I keep hearing about alternative vehicles that can be powered by air and water. Are these cars for real?
Yes, with the right combination of hardware, it is possible to create an air-powered car or a water-powered car. But are the technologies good enough to replace our gasoline-powered cars? That’s a tougher question to answer.
Water-powered cars are not a new idea. Water heated into steam propelled horseless carriages long before the development of the internal combustion engine. But with steam, you need another fuel source to heat the water, so the water isn’t actually the vehicle’s fuel, but instead a means of transferring energy to turn the wheels. The goal of a water-powered vehicle is to propel the vehicle using the hydrogen and oxygen contained in the water.
Hydrogen is a powerful and clean fuel, and the element is abundant in nature. However, hydrogen molecules in their natural state are bonded to other elements, such as oxygen or carbon. To use hydrogen as a fuel, you have to break the bond with the paired element. Applying electrical current in a relatively simple process called electrolysis is the easiest way to split hydrogen from water. Unfortunately, the energy trade-off between the electricity required to free the hydrogen and the power the hydrogen can produce isn’t a favorable one. Clearly a better process than electrolysis would be required for this. There are claims that the process does exist, but so far this is the stuff of urban legends and conspiracy theories.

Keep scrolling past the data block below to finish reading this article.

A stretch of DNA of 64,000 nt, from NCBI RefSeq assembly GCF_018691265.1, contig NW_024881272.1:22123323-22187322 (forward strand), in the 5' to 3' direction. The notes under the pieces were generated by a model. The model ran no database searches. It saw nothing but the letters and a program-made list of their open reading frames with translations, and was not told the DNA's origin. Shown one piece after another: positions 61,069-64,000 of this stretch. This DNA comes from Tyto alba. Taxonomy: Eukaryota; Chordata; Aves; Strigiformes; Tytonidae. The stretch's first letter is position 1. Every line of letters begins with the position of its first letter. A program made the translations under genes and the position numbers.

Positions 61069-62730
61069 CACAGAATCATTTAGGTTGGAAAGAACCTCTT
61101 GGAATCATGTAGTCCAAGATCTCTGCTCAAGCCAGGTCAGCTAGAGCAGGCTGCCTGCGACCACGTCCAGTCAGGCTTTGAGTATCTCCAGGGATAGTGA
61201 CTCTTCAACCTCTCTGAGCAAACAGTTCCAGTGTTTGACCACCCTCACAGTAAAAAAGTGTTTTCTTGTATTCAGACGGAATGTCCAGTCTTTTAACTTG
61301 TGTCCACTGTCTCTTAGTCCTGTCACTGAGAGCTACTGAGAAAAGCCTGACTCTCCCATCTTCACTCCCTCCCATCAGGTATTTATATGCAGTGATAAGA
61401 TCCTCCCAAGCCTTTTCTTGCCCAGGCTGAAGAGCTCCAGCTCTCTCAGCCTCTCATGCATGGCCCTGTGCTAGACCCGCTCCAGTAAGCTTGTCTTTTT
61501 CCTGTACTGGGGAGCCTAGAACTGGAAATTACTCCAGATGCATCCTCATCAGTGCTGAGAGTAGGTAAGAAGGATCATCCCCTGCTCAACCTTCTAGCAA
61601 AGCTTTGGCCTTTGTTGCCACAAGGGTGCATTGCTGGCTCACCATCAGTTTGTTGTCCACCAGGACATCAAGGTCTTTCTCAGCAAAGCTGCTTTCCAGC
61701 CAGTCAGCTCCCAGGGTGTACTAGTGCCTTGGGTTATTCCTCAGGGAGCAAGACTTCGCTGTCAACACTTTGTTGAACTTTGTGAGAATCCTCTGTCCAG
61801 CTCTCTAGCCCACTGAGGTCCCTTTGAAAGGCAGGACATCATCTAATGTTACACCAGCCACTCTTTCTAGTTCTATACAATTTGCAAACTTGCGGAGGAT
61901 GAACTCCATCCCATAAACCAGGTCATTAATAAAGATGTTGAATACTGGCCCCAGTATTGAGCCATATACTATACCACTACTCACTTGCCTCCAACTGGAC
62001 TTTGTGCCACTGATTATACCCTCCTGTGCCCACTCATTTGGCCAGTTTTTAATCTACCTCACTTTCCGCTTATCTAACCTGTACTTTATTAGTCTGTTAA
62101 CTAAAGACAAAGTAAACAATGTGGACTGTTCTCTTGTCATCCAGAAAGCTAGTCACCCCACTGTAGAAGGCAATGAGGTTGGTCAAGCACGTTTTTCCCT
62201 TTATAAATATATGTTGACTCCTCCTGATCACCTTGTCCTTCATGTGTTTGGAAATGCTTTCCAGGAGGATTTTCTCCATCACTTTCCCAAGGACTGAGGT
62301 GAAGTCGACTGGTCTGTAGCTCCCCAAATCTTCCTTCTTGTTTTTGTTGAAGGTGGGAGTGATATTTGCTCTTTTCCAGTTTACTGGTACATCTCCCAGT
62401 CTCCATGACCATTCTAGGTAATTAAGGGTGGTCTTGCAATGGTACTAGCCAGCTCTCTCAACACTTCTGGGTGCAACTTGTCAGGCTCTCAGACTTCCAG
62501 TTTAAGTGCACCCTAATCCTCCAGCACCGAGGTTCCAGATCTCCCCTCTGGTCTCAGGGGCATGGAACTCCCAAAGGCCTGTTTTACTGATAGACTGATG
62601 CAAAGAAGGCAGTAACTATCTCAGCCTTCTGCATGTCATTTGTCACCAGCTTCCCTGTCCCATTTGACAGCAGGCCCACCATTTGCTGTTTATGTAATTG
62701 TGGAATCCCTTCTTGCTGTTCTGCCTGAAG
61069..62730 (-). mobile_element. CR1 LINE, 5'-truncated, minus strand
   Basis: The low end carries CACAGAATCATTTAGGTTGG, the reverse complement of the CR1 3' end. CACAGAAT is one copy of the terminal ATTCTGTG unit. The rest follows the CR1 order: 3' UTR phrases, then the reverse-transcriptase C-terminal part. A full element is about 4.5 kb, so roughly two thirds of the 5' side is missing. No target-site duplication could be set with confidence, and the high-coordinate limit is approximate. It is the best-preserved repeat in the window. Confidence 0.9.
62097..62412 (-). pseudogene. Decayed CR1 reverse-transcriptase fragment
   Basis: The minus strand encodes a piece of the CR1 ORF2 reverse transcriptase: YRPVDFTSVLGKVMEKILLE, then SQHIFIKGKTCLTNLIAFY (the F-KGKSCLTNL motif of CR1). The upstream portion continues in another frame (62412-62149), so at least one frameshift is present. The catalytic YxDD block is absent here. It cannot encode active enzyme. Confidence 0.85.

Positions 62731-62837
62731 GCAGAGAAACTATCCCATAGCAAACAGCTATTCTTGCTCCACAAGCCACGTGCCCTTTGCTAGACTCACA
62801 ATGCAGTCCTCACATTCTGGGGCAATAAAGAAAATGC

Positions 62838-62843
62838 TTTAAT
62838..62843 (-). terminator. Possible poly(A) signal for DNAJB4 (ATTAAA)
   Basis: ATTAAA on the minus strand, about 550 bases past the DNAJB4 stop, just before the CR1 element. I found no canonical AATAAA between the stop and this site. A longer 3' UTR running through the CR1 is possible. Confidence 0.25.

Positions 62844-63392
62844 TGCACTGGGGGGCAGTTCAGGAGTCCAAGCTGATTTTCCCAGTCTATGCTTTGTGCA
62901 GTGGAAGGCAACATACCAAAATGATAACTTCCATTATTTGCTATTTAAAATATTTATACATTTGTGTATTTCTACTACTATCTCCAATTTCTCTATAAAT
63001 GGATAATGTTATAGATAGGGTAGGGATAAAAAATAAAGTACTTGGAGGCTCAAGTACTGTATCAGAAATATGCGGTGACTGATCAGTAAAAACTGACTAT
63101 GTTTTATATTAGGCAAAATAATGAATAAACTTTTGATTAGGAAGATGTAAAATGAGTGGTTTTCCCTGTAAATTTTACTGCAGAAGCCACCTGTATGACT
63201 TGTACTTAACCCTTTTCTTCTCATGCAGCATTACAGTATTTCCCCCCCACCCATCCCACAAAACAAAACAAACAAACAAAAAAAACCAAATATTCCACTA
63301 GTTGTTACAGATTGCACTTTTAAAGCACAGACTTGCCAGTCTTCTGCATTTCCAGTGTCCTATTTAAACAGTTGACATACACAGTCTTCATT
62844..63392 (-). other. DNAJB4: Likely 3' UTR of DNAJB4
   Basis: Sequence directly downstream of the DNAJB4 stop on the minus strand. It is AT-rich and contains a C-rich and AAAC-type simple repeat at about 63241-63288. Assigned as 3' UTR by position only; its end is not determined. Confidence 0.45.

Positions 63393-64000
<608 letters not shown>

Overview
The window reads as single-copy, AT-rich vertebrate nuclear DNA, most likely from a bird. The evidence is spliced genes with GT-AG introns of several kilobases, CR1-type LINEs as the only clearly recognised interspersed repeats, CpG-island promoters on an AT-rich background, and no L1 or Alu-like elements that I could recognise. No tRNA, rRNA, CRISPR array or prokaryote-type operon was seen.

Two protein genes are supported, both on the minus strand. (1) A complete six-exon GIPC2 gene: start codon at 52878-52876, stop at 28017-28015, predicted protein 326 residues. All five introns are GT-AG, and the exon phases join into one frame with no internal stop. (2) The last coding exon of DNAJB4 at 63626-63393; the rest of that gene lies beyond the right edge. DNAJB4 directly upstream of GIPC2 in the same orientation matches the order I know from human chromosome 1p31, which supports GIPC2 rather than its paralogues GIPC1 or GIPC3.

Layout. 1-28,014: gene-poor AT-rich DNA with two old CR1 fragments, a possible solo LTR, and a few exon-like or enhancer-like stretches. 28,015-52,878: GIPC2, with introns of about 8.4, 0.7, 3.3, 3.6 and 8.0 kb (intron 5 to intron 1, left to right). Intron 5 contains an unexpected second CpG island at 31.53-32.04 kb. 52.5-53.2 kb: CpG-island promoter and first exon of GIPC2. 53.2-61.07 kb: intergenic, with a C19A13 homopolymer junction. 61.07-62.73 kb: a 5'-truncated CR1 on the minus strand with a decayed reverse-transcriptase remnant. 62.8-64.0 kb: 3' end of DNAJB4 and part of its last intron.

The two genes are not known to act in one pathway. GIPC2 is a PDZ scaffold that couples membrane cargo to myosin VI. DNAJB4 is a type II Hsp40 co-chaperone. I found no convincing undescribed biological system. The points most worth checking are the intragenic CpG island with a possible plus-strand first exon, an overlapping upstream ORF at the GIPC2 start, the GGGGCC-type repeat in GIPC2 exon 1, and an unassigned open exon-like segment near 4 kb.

The most famous involves Ohio-based inventor Stan Meyer, who demonstrated a dune buggy that ran on water. His onboard “water fuel cell” (not a traditional hydrogen fuel cell) extracted hydrogen from water through a process that “fractured” water. Unfortunately, Meyer died suspiciously in 1998, leading to speculation about his death and his invention. Other inventors and companies have followed the water car dream, while some scientists have debunked the concept as a myth, stating that basic laws of physics and thermodynamics would have to be broken for the device to work. One fact that can’t be ignored is that there are still no commercially viable water-powered cars on the road.
The same, however, is not entirely true of air-powered cars. Cars powered by compressed air do exist, and there are plans to market them around the world. Like water, air power is actually an old idea finding new life through fresh engineering. Former race car engineer Guy Negre of Motor Development International (MDI) has produced a piston engine driven by compressed air that produces enough power for small, lightweight city cars. MDI claims the air car prototypes have a range of 125 miles on flat roads and a top speed of 70 mph. Air is stored in carbon-fiber cylinders below the vehicle, and the tanks can be refilled in a few hours at home or in a few minutes using an electric-powered, high-pressure pump that could be installed at a gas station.
MDI made news in 2007 when India’s Tata Motors licensed the technology as an answer to India’s growing air pollution problem. The compressed-air engine seemed a good match for Tata’s lightweight, $2,500 Nano city car that was designed to be a scooter replacement. A few years ago, Tata said it was hoping to start producing air-powered cars by 2010. Now it’s 2010, and the car doesn’t exist. Plans to distribute an air-powered car in Europe and the United States are also on hold.
Naturally, there are skeptics who say that the air engine is far less efficient than claimed. Until such cars are actually available, no one will be able to attest to their viability. So, are air- and water-powered cars for real? In concept, the answer is yes (for air) and maybe (for water). In reality, neither type of car is readily available.
— Todd Kaho, executive editor, Green Car Journal
Above: Compressed air technology cars at the MDI factory in France. Photo by Associated Press/Meigneux/Sipa
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